Mini-Science 2011 – From Jesuit’s bark to synchrotrons: the rise and fall of an antimalarial

Mini-Science logoAt the conclusion of each Mini-Science lecture, audience members submit their questions to the evening’s presenter, who answers as many as possible on the spot. Three of the unanswered questions are sent to the presenter for posting here. Here are questions from Dr. Scott Bohle’s lecture “From Jesuit’s bark to synchrotrons – the rise and fall of an antimalarial” (March 30, 2011).

Q: Can a person contract malaria even after taking anti-malarial medication?

A: Oh yes these drugs are not like a vaccine. Once they are through the system and excreted or metabolized they will not have any effect. If one is taking the drug and if the parasite is resistant to the drug then, yes, you can get malaria. If the parasite is not resistant to the drug and if it is given at the right dosage for the right length of time it will most likely be effective. However, if the dose is too low or not for the correct duration you can still contract the disease. This is how resistance originates.

Q: How does the resistance happen?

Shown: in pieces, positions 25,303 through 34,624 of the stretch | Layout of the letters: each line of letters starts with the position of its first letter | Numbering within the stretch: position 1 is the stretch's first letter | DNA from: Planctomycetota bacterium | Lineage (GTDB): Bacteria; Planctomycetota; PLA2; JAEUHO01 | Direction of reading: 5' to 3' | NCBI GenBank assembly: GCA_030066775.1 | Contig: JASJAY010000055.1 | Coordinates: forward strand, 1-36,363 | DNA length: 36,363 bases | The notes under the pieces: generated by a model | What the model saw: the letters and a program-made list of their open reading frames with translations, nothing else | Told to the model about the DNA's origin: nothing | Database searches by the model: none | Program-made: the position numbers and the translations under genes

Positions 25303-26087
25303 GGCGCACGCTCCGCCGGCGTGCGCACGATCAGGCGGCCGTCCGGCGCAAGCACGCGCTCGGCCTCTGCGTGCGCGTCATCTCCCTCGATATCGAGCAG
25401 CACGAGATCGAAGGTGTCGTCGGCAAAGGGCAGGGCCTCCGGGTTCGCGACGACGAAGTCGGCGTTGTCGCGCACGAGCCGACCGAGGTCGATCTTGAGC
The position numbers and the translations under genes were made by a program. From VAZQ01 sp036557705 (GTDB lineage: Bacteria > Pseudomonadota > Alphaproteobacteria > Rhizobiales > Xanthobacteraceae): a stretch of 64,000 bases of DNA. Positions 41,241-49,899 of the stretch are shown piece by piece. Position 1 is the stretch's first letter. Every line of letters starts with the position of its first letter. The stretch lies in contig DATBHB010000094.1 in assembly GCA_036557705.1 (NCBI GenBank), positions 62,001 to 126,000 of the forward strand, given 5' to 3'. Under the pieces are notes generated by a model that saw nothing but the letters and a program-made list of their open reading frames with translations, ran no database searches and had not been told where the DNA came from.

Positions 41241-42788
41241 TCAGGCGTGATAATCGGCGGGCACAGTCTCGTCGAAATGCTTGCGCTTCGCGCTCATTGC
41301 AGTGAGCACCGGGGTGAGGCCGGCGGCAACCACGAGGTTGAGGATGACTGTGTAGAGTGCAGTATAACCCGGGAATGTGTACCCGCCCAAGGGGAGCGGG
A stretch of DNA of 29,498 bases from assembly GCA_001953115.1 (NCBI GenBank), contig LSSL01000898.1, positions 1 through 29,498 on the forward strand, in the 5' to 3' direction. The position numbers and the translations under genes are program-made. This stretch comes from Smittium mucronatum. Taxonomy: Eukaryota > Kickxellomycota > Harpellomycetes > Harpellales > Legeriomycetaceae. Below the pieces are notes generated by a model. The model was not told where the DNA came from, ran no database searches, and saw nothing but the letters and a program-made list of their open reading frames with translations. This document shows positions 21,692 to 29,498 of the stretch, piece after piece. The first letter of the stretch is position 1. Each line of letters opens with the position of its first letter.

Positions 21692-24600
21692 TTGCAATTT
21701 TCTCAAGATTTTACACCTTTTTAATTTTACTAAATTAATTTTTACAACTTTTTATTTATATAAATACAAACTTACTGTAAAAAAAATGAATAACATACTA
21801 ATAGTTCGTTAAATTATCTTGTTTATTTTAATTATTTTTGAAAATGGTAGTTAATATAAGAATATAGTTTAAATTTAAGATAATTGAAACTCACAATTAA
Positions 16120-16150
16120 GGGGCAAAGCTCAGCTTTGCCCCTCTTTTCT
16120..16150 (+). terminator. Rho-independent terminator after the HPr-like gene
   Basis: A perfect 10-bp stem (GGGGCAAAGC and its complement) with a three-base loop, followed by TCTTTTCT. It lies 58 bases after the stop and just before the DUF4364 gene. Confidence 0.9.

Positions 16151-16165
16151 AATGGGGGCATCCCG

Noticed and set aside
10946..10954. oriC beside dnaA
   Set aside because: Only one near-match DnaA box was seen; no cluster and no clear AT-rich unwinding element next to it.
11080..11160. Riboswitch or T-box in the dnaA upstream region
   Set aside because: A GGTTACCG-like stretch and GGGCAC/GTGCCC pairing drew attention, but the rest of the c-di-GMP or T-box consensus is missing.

A: Resistance often takes the form of genetic modification of a target protein so a drug can no longer act. In the case of quinine and the synthetic antimalarials derived from it, there is no protein involved, and so resistance involves a different mechanism. In this case a new protein is expressed which binds in the membranes which recognizes and transports the drug out of the digestive vacuole so it cannot act. This type of transporter also acts in many human cancer cells as well.

Q: Is the ultimate goal to eradicate malaria?

A: If we can eradicate malaria in our life time it will be an achievement on par with lunar exploration. The challenge may be even more difficult however as it involves issues of economics, social welfare, and well being and not just the mere technical challenge of drug discovery.

Please visit the Mini-Science website for more information about the lecture series.

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